Thanksgiving will be a little different this year. With the recent news about promising COVID-19 vaccines, next year’s turkey celebration should be closer to normal. In other news, the famous Arecibo radio telescope in Puerto Rico has become another 2020 casualty. It will close due to structural damage sustained in recent storms. On the other hand, a SpaceX rocket safely took four astronauts to the International Space Station. Meanwhile, regulatory agencies issued new regulations ranging from cherry marketing subcommittees to groundfish specifications.
On to the data:
• Last week, 69 new final regulations were published in the Federal Register, after 58 the previous week.
• That’s the equivalent of a new regulation every two hours and 26 minutes.
• Federal agencies have issued 2,952 final regulations in 2020. At that pace, there will be 3,280 new final regulations. Last year’s total was 2,964 regulations.
• There were 38 proposed regulations in the Federal Register last week, for a total of 1,949 on the year. At that pace, there will be 2,166 new proposed regulations in 2020. Last year’s total was 2,170 proposed regulations.
• Last week, agencies published 435 notices, for a total of 19,986 in 2020. At that pace, there will be 22,207 new notices this year. Last year’s total was 21,804.
• Last week, 1,692 new pages were added to the Federal Register, after 1,674 pages the previous week.
• The 2020 Federal Register totals 74,593 pages. It is on pace for 82,882 pages. The 2019 total was 70,938 pages. The all-time record adjusted page count (which subtracts skips, jumps, and blank pages) is 96,994, set in 2016.
• Rules are called “economically significant” if they have costs of $100 million or more in a given year. Five such rules have been published this year. Four such rules were published in 2019.
• The running cost tally for 2020’s economically significant regulations ranges from net savings of between $2.04 billion and $5.69 billion. 2019’s total ranges from net savings of $350 million to $650 million, mostly from estimated savings on federal spending. The exact number depends on discount rates and other assumptions.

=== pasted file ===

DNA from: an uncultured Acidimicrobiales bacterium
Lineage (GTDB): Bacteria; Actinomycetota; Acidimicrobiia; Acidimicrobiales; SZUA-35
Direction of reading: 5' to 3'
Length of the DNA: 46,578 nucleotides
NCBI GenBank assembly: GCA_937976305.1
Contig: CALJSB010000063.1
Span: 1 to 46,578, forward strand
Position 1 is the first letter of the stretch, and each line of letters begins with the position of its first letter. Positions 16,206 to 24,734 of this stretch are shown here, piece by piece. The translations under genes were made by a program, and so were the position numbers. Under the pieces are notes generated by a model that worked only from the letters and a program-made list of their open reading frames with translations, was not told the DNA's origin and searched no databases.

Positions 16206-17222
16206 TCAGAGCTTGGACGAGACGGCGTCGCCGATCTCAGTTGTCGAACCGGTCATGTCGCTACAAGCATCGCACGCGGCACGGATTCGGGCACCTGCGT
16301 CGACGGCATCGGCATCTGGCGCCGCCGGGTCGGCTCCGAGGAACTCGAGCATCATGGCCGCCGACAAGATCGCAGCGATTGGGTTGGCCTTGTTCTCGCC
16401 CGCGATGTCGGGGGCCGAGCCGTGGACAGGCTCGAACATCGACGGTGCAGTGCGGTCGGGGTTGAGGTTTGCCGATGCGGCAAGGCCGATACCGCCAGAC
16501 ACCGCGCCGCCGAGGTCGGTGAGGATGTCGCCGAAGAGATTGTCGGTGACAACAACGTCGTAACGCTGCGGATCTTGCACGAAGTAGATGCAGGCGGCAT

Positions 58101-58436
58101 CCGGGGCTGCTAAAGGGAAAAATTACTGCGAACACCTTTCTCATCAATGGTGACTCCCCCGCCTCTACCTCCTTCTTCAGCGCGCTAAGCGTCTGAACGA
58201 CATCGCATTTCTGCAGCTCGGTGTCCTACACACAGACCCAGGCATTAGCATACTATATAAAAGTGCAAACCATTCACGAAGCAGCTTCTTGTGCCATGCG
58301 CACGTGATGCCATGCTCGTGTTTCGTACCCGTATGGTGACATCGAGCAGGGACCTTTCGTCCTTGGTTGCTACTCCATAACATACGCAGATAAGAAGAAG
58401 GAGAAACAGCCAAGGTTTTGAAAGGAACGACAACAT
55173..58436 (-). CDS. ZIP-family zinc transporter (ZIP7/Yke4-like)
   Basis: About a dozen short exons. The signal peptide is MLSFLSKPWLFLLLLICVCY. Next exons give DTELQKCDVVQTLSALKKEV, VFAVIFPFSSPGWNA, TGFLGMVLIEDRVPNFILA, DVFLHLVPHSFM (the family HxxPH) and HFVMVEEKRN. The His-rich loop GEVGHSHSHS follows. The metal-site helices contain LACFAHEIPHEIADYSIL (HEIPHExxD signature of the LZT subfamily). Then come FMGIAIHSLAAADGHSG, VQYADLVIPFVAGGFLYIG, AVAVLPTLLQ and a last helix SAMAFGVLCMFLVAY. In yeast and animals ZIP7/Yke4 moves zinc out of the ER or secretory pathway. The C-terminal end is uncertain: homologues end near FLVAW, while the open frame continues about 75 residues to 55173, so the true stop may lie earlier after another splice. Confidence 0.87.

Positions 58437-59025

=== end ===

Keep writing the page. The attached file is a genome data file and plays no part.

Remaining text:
• Agencies have published 70 final rules meeting the broader definition of “significant” so far this year. 2019’s total was 66 significant final rules.
• So far in 2020, 588 new rules affect small businesses; 24 of them are classified as significant. 2019’s totals were 501 rules affecting small businesses, with 22 of them classified as significant.
Highlights from last week’s new regulations:
• Marketing Order No. 966 for tomatoes grown in Florida has been amended.
• The government’s Cherry Industry Administrative Board is implementing subcommittee size and new term limit rules.
• There is a new Tehachapi Mountains viticultural area.
• National Environmental Policy Act compliance from the Forest Service.
• The Environmental Protection Agency will be enforcing parts of the Clean Air Act as they are written. This qualifies as an economically significant policy change with estimated savings of $860 million to $1.5 billion in present value terms.
• Health care for astronauts.
• Export regulations from the Industry and Security Bureau.
• Guidance document policies from the Peace Corps.
• Fees for trademarks.
• Bird hunting in Alaska.
• Eligibility for subsidized flood insurance.
• Call authentication trust anchor.
• A regulatory cleanup initiative from the Food and Drug Administration, the Centers for Medicare and Medicaid Services, and the Children and Families Administration. They will go through their existing rules and fix typos, mistakes, and references to other regulations.
• Cooperative agreements between NASA and commercial firms.
• Minimum standards for intercity passenger rail service.
• Last week: Samoan swordfish. This week: Samoan bottomfish.
• Harvesting specifications for groundfish caught in Alaska.
Rules for For more data, see Ten Thousand Commandments and follow @10KC and @RegoftheDay on Twitter.